(Solanum quitoense)

A plant of naranjilla

Family: Solanaceae

Synonyms: Solanum angulatum

Other names: Lulun, nuqui

Naranjilla is a fruit from Central America.  Though it grows in other central American countries e.g. Ecuador and Colombia, but is most abundant in Peru.  Botanists are of the view that naranjilla most likely originated in Peru.

            The Spanish word naranjilla means little orange.  As this fruit is round and bright


A spreading, herbaceous shrub upto 2.5 m high; stems thick becoming somewhat woody with age; spiny in the wild, spineless in cultivated plants.

Leaves alternate, are oblong-ovate, upto 60 cm long 45 cm wide, soft and woolly, having few or many spines on petioles, midrib and lateral veins, above and below, or the leaves may be completely spineless; young leaves, young stems and petioles coated with richly purple stellate hairs.

Leaves of a naranjilla plant

Flowers fragrant, borne in short axillary clusters of as many as 10, the fragrant flowers, about 1 1/5 in (3 cm) wide, have 5 petals, white on the upper surface, purple hairy beneath, and 5 prominent yellow stamens.

 Fruit crowned with the persistent, 5-pointed calyx, is round or round-ovate, to 2 1/2 in (6.25 cm) across and contains 4 compartments separated by membranous partitions and filled with translucent green or yellowish, very juicy, slightly acid to acid, pulp of delicious flavor which has been likened to pineapple-and-lemon; a brown, hairy coat protects the fruit until it is fully ripe, when the hairs can be easily rubbed off, showing the bright-orange, smooth, leathery, fairly thick peel..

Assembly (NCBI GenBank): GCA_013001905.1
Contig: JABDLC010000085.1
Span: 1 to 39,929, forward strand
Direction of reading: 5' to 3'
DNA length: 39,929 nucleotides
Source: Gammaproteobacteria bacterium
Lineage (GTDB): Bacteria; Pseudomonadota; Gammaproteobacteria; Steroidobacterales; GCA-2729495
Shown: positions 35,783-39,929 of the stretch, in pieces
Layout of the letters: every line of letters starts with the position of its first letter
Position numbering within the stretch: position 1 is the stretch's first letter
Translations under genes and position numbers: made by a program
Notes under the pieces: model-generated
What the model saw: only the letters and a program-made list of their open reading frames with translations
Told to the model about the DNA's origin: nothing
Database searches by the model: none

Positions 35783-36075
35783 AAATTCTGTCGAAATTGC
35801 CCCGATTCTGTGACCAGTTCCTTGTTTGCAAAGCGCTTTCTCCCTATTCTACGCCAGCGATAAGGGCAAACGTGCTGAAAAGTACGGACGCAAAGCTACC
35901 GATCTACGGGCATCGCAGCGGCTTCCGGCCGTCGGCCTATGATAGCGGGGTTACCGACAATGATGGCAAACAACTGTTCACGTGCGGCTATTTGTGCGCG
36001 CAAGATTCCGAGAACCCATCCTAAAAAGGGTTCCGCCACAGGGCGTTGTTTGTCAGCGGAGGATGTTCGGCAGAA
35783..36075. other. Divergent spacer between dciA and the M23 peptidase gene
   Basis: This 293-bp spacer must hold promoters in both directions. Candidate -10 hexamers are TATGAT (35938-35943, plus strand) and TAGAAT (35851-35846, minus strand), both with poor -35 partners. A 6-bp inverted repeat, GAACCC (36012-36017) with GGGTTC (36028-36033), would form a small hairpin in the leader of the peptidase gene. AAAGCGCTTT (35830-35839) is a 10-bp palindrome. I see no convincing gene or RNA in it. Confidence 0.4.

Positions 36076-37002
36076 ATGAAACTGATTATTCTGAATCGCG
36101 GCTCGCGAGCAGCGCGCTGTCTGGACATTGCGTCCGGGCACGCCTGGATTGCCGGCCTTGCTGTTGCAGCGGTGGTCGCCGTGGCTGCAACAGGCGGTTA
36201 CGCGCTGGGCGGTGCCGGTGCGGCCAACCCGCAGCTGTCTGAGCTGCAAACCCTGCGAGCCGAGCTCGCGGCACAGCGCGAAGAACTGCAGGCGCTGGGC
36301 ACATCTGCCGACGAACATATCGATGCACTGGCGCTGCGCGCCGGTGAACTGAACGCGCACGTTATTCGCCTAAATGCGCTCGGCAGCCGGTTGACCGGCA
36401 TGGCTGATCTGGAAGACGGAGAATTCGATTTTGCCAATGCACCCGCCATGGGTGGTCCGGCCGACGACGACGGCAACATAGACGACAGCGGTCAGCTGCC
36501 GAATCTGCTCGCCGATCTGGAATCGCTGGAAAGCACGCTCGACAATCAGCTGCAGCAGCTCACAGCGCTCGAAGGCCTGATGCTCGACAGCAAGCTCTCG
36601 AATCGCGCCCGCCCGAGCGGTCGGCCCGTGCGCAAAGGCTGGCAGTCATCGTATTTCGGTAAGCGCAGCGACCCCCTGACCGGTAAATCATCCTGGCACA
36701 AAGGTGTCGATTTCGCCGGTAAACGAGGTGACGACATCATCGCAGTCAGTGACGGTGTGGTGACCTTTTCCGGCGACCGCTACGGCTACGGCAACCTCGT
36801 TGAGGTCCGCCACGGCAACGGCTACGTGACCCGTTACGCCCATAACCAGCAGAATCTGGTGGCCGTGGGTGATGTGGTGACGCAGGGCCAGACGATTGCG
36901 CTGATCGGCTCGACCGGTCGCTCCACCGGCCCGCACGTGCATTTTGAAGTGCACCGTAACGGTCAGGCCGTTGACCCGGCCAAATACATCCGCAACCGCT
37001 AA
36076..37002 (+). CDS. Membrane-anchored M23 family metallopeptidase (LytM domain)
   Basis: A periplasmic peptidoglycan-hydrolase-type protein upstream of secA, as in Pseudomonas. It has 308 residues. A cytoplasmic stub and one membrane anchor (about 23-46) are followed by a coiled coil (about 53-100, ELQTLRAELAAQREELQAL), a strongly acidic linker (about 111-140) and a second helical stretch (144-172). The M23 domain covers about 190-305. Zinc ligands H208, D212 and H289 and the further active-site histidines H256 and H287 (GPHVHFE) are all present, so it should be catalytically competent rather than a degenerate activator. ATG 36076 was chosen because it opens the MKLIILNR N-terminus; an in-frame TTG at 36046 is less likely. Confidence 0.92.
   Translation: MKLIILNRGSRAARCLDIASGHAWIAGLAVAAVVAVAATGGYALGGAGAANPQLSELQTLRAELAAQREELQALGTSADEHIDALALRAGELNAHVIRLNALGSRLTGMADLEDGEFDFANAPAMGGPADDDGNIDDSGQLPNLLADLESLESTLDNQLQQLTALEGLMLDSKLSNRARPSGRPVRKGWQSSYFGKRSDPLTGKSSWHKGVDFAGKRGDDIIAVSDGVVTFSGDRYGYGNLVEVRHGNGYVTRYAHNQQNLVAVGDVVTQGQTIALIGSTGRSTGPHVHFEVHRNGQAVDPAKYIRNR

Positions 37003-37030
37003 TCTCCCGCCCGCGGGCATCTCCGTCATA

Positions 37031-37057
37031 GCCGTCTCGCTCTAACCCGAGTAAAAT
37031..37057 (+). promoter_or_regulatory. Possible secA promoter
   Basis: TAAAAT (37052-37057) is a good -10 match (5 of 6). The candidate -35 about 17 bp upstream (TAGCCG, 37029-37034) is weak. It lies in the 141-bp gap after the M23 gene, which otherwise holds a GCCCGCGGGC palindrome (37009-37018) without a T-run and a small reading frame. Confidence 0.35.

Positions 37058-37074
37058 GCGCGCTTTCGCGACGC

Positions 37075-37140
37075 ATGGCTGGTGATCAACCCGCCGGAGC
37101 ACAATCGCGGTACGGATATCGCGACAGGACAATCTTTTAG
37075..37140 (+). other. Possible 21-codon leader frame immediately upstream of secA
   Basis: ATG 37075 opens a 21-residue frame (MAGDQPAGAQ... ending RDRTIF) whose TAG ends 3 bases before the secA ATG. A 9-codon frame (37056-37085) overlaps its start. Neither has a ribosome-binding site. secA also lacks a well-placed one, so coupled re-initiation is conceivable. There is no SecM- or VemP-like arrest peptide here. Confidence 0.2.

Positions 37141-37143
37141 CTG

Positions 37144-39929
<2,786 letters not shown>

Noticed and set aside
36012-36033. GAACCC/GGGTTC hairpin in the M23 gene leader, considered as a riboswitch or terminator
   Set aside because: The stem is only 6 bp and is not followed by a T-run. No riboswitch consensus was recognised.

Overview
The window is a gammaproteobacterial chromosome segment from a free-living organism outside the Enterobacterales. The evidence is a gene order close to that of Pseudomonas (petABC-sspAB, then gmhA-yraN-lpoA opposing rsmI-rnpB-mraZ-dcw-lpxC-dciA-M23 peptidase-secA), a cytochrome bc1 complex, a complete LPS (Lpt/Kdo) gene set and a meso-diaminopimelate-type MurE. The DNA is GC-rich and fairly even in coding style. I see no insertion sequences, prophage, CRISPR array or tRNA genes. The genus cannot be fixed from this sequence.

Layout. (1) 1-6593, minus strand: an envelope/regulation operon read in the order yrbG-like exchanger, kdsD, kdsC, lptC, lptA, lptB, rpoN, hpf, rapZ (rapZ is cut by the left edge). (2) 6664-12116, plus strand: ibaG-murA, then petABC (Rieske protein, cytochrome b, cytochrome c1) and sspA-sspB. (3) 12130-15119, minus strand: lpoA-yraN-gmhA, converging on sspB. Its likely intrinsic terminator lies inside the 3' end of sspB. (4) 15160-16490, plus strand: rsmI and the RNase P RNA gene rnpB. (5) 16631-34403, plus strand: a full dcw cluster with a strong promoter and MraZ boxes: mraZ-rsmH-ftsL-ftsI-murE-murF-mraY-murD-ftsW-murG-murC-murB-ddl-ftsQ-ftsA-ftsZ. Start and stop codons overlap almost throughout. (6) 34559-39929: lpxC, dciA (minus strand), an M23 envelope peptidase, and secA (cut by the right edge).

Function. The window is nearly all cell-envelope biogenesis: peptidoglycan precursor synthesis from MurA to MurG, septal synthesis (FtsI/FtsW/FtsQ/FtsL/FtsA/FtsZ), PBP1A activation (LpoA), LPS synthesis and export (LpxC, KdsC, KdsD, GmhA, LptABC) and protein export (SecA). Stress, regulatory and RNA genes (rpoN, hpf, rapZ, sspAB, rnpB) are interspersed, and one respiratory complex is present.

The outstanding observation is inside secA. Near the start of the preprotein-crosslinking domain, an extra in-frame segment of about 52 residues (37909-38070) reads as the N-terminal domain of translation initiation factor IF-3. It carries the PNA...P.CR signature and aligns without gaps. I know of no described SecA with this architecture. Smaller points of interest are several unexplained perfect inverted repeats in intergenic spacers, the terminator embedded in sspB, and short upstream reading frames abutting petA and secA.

Flowers of naranjilla

There are numerous pale-buff Seeds pale-buff,  thin, flat, hard, 3 mm wide, numerous.


Though naranjilla is eaten of hand in large quantities, yet its most popular use is juice.  Another popular way of using naranjilla fruits is to cut the fruits into two and squeezing the flesh alongwith seeds.  This flesh is then added to ice cream mix, made into sauce for native dishes, or utilized in making pie and various other cooked desserts. The empty shells are then stuffed with a mixture and banana and other ingredients and then baked.

A cut fruit of naranjilla

A beverage from naranjilla juice by mixing it with corn syrup, sugar, water etc is prepared commercially on a small scale in Columbia.


Food Value Per 100 g of Edible Portion*
Moisture85.8-92.5 g
Protein0.107-0.6 g
Carbohydrates5.7 g
Fiber0.3-4.6 g
Calcium5.9-12.4 mg
Phosphorus12.0-43.7 mg
Iron0.34-0.64 mg
Carotene0.071-0.232 mg (600 I.U.)
Thiamine0.04-0.094 mg
Riboflavin0.03-0.047 mg
Niacin1.19-1.76 mg
Ascorbic Acid31.2-83.7 mg

*According to analyses of fresh fruits in Colombia and Ecuador.


Naranjilla is basically a fruit of warm and humid climate.  It grows best in soils rich in organic matter.

Naranjilla fruit being packed for market

            New plants are mostly raised from feed.  These can, however, also be raised by cuttings and air layering.

            In Florida, narinjilla is vegetatively  propagated by cleft grafting on Solanum macranthum seedlings.